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Spontaneous improvement of carbohydrate-deficient transferrin in PMM2-CDG without mannose observed in CDG natural history study


A recent report on long-term dietary mannose supplementation in phosphomannomutase 2 deficiency (PMM2-CDG) claimed improved glycosylation and called for double-blind randomized study of the dietary supplement in PMM2-CDG patients. A lack of efficacy of short-term mannose supplementation in multiple prior reports challenge this study’s conclusions. Additionally, some CDG types have previously been reported to demonstrate spontaneous improvement in glycosylated biomarkers, including transferrin. We have likewise observed improvements in transferrin glycosylation without mannose supplementation. This observation questions the reliability of transferrin as a therapeutic outcome measure in clinical trials for PMM2-CDG. We are concerned that renewed focus on mannose therapy in PMM2-CDG will detract from clinical trials of more promising therapies. Approaches to increase efficiency of clinical trials and ultimately improve patients’ lives requires prospective natural history studies and identification of reliable biomarkers linked to clinical outcomes in CDG. Collaborations with patients and families are essential to identifying meaningful study outcomes.

Dear Editor,

We read with great interest the article entitled “Dietary mannose supplementation in phosphomannomutase 2 deficiency (PMM2-CDG)” by Taday et al. [1]. PMM2-CDG is a severe multisystemic disease with only supportive treatments currently available [2]. As professionals dedicated to improving the lives of patients with congenital disorders of glycosylation (CDG), we are optimistic about any therapeutic approach that has real promise for altering disease course. Unfortunately, we are concerned that the report by Taday et al.does not provide evidence for a clinical benefit of mannose therapy in PMM2-CDG.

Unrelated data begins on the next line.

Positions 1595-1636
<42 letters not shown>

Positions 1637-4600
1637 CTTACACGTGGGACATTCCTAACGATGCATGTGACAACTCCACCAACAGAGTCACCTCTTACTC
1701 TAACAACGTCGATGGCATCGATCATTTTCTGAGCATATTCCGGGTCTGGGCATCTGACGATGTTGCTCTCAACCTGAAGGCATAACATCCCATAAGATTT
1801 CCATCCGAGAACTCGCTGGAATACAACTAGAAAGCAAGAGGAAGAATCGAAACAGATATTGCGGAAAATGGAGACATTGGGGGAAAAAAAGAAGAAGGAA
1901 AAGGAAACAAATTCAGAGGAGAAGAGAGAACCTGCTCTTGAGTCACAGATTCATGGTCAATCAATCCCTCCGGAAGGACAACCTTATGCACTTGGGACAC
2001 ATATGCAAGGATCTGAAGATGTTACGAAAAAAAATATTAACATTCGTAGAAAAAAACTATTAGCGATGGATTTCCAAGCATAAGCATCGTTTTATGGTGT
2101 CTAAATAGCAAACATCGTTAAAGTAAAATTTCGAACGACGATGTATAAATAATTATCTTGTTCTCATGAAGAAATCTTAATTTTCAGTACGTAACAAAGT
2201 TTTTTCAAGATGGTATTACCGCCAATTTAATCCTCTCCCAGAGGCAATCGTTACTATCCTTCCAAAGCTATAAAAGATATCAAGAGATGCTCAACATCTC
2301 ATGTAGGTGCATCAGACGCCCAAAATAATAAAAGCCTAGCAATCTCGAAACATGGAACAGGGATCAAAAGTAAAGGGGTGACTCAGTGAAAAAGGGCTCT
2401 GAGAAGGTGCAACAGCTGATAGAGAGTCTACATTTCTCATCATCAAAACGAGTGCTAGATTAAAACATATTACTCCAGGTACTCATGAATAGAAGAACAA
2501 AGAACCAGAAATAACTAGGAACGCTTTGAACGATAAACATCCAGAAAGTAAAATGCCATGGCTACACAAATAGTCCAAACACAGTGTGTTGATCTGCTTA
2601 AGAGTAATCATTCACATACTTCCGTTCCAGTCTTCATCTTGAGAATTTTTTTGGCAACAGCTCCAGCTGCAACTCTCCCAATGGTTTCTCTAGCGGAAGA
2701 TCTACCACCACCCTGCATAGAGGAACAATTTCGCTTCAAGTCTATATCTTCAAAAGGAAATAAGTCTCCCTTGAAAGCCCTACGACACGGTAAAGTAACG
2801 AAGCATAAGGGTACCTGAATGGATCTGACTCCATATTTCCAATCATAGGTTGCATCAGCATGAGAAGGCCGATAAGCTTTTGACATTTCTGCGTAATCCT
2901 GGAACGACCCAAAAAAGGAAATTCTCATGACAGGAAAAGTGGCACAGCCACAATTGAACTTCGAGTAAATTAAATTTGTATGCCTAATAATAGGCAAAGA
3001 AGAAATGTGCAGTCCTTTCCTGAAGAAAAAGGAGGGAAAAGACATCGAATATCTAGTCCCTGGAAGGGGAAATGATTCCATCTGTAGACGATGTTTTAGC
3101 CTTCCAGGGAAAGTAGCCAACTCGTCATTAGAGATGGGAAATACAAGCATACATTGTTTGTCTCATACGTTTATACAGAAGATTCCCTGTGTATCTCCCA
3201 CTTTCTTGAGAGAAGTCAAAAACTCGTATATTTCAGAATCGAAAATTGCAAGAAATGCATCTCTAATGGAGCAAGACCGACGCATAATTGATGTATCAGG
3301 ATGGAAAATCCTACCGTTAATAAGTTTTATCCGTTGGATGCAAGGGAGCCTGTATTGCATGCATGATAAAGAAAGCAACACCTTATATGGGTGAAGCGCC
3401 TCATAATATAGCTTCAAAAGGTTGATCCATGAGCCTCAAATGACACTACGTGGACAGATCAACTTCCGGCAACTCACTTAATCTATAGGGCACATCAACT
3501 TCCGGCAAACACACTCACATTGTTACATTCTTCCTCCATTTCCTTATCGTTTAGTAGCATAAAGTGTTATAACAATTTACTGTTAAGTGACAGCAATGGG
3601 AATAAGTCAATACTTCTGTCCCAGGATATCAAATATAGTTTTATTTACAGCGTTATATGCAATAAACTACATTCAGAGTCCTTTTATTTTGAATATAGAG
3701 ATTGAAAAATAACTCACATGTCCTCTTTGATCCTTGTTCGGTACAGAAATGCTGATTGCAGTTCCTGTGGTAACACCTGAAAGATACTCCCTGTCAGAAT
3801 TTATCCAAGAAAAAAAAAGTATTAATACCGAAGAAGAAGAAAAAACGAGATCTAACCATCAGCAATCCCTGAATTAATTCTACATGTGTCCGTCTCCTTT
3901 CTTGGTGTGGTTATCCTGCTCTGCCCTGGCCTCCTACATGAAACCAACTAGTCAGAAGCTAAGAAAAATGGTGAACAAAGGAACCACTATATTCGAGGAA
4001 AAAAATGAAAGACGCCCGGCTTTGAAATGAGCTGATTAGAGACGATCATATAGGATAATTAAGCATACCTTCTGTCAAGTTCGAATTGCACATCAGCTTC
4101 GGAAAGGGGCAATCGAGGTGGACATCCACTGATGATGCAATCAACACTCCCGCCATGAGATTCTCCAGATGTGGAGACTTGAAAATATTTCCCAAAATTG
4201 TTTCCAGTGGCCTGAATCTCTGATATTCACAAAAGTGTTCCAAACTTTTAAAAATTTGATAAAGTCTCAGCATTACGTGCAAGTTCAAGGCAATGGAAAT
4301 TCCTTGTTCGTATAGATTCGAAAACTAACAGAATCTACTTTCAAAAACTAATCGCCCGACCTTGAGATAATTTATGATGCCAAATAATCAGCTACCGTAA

Despite being the most prevalent type of CDG, with an estimated 900 patients worldwide, PMM2-CDG remains ultra-rare. Typical for these diseases, randomized clinical trials are challenging to conduct and clinical decisions are often based on case series reports such as the one by Taday et al. that lack a control group. Carefully compiled natural history studies can provide an important historical control group for comparison of the findings of such studies. Two large retrospective natural history studies including 96 [3] and 75 [4] PMM2-CDG patients have recently been reported, but are limited by their retrospective design. This is a deficiency that our Frontiers in CDG Consortium, a member of the Rare Disease Clinical Research Network, is actively working to rectify through a prospective, multi-institutional natural history study funded by the United States National Institute of Health (

We undertook a retrospective analysis of carbohydrate deficient transferrin analysis in PMM2-CDG patients managed at our clinical consortium sites to attempt to provide a natural history context for Taday et al.’s claims that (i) long-term therapy with mannose leads to biochemical improvement including (ia) glycosylation and (ib) coagulation variables and that this (ii) suggests clinical improvement.

(ia) Improvement of glycosylation

We undertook a retrospective analysis of clinically performed carbohydrate deficient transferrin analysis results of patients followed at Mayo clinic (Rochester, Minnesota, USA), Seattle Children's Hospital (Seattle, Washington, USA), and Children’s Hospital of Philadelphia (Philadelphia, Pennsylvania, USA). These were generally performed by mass spectrometry (MS) analysis. We included all available carbohydrate deficient transferrin analysis results (average 3 measurements/patient, range 1–7 measurements). This resulted in 108 observations in 37 patients (13 females, 24 males, age range 0.6 months—70 years old, see supplemental table for patient and individual measurement details), none of whom were on mannose supplementation. These observations were clustered in younger patients, of which 70 observations were before the age of 100 months, an important note as all of the ‘responders’ in Taday et al.’s report were < 100 months of age when initiating mannose supplementation.